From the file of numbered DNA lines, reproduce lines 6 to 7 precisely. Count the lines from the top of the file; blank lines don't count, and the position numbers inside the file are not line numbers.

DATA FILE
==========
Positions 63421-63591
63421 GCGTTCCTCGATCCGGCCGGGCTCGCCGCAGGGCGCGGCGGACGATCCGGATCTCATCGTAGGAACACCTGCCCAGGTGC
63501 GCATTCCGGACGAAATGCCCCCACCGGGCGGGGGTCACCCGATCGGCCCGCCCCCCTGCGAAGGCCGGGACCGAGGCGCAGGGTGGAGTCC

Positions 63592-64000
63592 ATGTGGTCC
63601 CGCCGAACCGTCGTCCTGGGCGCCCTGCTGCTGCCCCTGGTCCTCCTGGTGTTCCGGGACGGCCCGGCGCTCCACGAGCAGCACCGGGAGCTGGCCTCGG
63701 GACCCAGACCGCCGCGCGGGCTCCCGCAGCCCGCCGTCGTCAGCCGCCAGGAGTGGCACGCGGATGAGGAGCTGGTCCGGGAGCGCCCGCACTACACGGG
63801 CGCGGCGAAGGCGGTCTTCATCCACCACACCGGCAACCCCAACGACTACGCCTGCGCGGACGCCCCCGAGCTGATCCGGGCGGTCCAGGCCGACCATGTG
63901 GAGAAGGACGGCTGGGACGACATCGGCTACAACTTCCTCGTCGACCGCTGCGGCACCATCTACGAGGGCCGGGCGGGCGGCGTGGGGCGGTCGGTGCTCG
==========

63601 CGCCGAACCGTCGTCCTGGGCGCCCTGCTGCTGCCCCTGGTCCTCCTGGTGTTCCGGGACGGCCCGGCGCTCCACGAGCAGCACCGGGAGCTGGCCTCGG
63701 GACCCAGACCGCCGCGCGGGCTCCCGCAGCCCGCCGTCGTCAGCCGCCAGGAGTGGCACGCGGATGAGGAGCTGGTCCGGGAGCGCCCGCACTACACGGG